Diane Morgan as 'Philomena Cunk' (as Queen Elizabeth I) in "Cunk on Shakespeare"In a previous post, I admitted to being a little worried about whether ‘Philomena Cunk’ (Diane Morgan) and her “Moments of Wonder” format could carry a whole half-hour… but last night’s special celebrating (?) the life and work of William Shakespeare was jam-packed with more than enough ridiculous puns, absurd analogies (such as when she described Lady MacBeth as “very much the ‘Ms. Pac-Man’ to Macbeth’s ‘Pac-Man'”), mardy dismissals, and glorious gobbledegook to prove that she truly is a woman of infinite jest. Highlights included her inexplicable argument with a theatre director over the number of audience members who wear glasses, the bit where she needed to have the concept of reading explained to her by a library curator*, and her bewildering conclusion that Game of Thrones was The Bard’s magnum opus! Bless. I don’t generally give shows a rating, but if I did then this one would easily score nine “feather-pens” out of ten… though it was definitely a mistake to try watching something this funny over dinner. I was laughing so much, I almost choked a couple times. Then again, there are plenty worse ways to go than death-by-Cunk…

Diane Morgan as ‘Philomena Cunk’ for “Buzzfeed” (5/16)Oh, and while I’m here: Charlie Brooker’s Election Wipe was up for a BAFTA last week, but lost out to Have I Got News For You. I know Morgan was present at the ceremony, because I could see her sat next to Brooker’s wife (and occasional co-writer) Konnie Huq, when they cut to him for reaction-shots… she was slightly obscured and out-of-focus, but it’s pretty easy to recognise her with that fiery hair of hers! Anyhoo, commiserations to the Wipe team for their loss… though both Morgan and Brooker have appeared as guests on HIGNFY, so it still counts as a partial victory, right?


* “Y’know when you read a word in a book, and you sort of hear that word in your head… how do they get the sounds into the ink, to make it play in your head?”

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A Right Royal Send-Up

Morgana Robinson as 'Pippa' in "The Windsors" (S1)It seems like forever since I’ve seen a new British sitcom I could get properly excited about, but last week The Windsors made its double-headed debut on Ch4, and renewed my faith in home-grown funnies. The series is a wonderfully silly soap-opera, centring on a bickering/back-stabbing upper-class family very loosely based on the eponymous royals… and thanks to the profusion of princesses, the cast is stacked with talented women-folk! Hurrah!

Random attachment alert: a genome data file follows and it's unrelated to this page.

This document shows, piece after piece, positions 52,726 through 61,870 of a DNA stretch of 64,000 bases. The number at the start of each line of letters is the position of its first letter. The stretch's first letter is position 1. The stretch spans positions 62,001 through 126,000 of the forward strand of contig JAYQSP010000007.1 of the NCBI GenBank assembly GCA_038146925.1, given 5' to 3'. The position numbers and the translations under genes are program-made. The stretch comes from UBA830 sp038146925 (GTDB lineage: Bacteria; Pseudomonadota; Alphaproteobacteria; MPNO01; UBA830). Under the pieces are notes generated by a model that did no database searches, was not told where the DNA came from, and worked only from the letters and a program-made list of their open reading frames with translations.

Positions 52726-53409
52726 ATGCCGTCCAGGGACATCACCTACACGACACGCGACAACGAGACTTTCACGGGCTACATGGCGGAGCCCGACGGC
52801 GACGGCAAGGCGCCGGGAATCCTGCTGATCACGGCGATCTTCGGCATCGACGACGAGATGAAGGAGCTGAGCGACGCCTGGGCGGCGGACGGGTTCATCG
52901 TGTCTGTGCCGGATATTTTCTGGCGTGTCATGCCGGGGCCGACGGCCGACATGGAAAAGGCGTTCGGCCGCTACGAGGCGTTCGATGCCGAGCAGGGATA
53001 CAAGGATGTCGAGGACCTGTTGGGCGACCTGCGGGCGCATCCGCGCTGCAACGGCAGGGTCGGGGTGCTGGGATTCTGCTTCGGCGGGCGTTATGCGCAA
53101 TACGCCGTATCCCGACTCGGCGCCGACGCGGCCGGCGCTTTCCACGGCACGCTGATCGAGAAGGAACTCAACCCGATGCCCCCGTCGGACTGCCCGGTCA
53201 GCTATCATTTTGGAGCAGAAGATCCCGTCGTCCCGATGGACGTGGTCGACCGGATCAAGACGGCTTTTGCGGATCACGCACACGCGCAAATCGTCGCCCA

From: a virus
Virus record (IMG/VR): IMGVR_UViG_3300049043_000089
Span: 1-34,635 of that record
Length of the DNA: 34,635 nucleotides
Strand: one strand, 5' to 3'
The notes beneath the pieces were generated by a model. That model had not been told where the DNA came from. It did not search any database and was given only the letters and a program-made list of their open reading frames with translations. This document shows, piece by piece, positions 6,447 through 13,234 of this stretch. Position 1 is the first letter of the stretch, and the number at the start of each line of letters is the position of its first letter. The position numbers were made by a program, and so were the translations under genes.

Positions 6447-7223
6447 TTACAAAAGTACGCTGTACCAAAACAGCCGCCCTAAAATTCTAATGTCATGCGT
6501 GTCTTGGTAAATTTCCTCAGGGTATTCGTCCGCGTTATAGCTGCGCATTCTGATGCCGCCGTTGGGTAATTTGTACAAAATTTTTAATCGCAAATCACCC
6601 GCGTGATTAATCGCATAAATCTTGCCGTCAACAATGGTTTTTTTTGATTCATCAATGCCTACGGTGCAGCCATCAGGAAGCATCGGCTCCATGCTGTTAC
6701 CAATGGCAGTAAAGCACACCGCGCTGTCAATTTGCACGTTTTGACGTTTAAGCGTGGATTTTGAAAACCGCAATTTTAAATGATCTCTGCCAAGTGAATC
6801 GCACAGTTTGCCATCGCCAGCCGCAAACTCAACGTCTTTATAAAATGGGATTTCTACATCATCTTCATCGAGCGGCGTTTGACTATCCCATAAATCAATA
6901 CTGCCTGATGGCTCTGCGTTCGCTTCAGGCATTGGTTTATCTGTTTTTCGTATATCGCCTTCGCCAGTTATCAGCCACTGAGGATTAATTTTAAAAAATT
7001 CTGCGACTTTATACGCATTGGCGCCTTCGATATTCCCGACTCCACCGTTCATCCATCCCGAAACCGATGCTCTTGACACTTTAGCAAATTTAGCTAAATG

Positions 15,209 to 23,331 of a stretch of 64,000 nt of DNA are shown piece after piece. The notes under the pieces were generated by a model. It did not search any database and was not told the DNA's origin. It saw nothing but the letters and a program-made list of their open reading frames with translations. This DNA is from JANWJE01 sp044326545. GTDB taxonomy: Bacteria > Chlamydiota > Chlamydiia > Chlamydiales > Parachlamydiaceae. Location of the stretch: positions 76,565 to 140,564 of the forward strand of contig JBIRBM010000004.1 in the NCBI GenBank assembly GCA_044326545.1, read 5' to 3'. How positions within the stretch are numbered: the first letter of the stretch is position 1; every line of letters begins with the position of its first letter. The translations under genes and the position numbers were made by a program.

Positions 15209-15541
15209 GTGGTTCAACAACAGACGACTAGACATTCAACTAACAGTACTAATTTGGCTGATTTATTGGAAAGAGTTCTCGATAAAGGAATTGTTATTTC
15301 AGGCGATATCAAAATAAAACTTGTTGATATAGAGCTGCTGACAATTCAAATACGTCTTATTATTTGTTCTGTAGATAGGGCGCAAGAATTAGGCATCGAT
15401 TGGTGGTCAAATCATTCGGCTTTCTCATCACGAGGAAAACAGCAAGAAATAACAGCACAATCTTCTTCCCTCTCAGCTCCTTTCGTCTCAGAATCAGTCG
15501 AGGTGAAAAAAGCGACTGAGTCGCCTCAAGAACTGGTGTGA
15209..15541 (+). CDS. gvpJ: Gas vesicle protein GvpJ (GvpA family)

Of course, the main draw for me was Morgana Robinson playing a scheming sex-pot named ‘Pippa’, who can mesmerise men with her awe-inspiring arse… but I also really enjoyed Celeste Dring and Ellie White’s scenes as ‘Beatrice’ and ‘Eugenie’, the sweet-but-slightly-dim-witted daughters of forlorn outcast ‘Fergie’ (Katy Wix). It’s just a shame that the writers decided to recycle an old Phoenix Nights gag and lumber them with permanent (?) face-paint. Hopefully it will have washed off before the next episode! Meanwhile, Louise Ford kept an admirably straight face as ‘Kate’, selling her character’s ridiculous “gypsy” backstory with remarkable sincerity, and generating genuine sympathy from me as she faced-off against Haydn Gwynne’s malicious ‘Camilla’.

I know this show won’t be to everyone’s tastes, with its childishly irreverent take on our nation’s most illustrious toffs, but this is exactly the sort of cartoonish absurdity I eat up with a (silver) spoon!

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Diane Morgan as ‘Philomena Cunk’ for “Buzzfeed” (5/16)In anticipation of her upcoming Shakespearean special, BuzzFeed took the opportunity to ask ‘Philomena Cunk’ ten “very important questions”, and then recorded her answers for future generations to study and savour. For example: “Before the internet, if you wanted to upset everyone, you’d have to go round to them one by one, but now you can do it in seconds, just by tweeting something you thought was funny because you were drunk.” Yup. Aside from her amusing observations (and even-more-amusing misunderstandings), the article also features plenty photos of Diane Morgan mucking around with various props… fun!

Cunk on Shakespeare – BBC2, 10pm, Wednesday 11th May.

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Reconfiguring Kitty

Ellie Kendrick as 'Kitty Thatcham' in "Cheerful Weather for the Wedding"Back on an Ellie Kendrick kick*, I bought a Blu-Ray copy of Cheerful Weather for the Wedding (2012) on eBay. It’s the Norwegian edition, but it has all the extra features, including a commentary track by director/co-writer Donald Rice, co-writer Mary Henely-Magill, and editor Stephen Haren. Although it can get a bit technical at times, the three of them enjoy a lively conversation from start to finish, and also reveal an interesting tidbit about how the casting of Ellie effected their conception of her character, ‘Kitty Thatcham’. Here’s a transcription (slightly edited for clarity):

DR: Ellie Kendrick here who plays Kitty so adorably… In the script Kitty is meant to be a very big, clumsy, cumbersome girl. And we were so taken with Ellie that we wanted her–

MHM: We made a brainy Kitty.

DR: We made a brainy, slightly nerdy, but very romantic Kitty… and we absolutely adore her version of Kitty. Some of the sort of visual jokes therefore were lost, but they were replaced with this wonderful sort of romantic battiness… and earnestness.

SH: She’s a ball of energy as well…

DR: A ball of energy and so talkative and all of that sort of stuff that Ellie brought to Kitty.

They also mention a deleted cutaway gag involving Kitty pushing a broken-down car through the rain… but sadly that’s not included on the disc, so apparently Ellie suffered for nothing on that occasion! And despite their praise for the actress, she only appears as a background extra in the “Behind the Scenes” featurette. Tch!


* As if I’m ever off her, these days!